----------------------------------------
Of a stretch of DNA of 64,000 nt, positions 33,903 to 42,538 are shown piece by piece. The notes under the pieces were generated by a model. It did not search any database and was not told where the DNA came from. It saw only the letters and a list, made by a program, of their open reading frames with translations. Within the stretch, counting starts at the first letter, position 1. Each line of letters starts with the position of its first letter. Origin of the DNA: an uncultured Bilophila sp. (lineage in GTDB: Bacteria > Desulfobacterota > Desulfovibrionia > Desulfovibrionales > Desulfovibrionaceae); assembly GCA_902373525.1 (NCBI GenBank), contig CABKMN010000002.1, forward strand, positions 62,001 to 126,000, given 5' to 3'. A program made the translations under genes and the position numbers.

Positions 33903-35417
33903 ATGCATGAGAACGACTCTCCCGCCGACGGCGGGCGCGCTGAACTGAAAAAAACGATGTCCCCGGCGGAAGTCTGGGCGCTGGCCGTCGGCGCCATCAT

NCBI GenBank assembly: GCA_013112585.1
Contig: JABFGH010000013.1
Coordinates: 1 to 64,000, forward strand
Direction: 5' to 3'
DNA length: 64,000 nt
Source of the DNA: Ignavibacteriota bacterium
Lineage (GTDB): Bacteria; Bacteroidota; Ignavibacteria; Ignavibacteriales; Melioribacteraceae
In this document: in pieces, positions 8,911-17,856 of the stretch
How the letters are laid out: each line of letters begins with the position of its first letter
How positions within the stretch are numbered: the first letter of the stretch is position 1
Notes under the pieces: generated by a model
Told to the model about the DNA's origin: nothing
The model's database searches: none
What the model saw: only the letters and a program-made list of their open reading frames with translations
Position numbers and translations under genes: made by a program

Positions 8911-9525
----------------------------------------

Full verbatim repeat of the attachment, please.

Of a stretch of DNA of 64,000 nt, positions 33,903 to 42,538 are shown piece by piece. The notes under the pieces were generated by a model. It did not search any database and was not told where the DNA came from. It saw only the letters and a list, made by a program, of their open reading frames with translations. Within the stretch, counting starts at the first letter, position 1. Each line of letters starts with the position of its first letter. Origin of the DNA: an uncultured Bilophila sp. (lineage in GTDB: Bacteria > Desulfobacterota > Desulfovibrionia > Desulfovibrionales > Desulfovibrionaceae); assembly GCA_902373525.1 (NCBI GenBank), contig CABKMN010000002.1, forward strand, positions 62,001 to 126,000, given 5' to 3'. A program made the translations under genes and the position numbers.

Positions 33903-35417
33903 ATGCATGAGAACGACTCTCCCGCCGACGGCGGGCGCGCTGAACTGAAAAAAACGATGTCCCCGGCGGAAGTCTGGGCGCTGGCCGTCGGCGCCATCAT

NCBI GenBank assembly: GCA_013112585.1
Contig: JABFGH010000013.1
Coordinates: 1 to 64,000, forward strand
Direction: 5' to 3'
DNA length: 64,000 nt
Source of the DNA: Ignavibacteriota bacterium
Lineage (GTDB): Bacteria; Bacteroidota; Ignavibacteria; Ignavibacteriales; Melioribacteraceae
In this document: in pieces, positions 8,911-17,856 of the stretch
How the letters are laid out: each line of letters begins with the position of its first letter
How positions within the stretch are numbered: the first letter of the stretch is position 1
Notes under the pieces: generated by a model
Told to the model about the DNA's origin: nothing
The model's database searches: none
What the model saw: only the letters and a program-made list of their open reading frames with translations
Position numbers and translations under genes: made by a program

Positions 8911-9525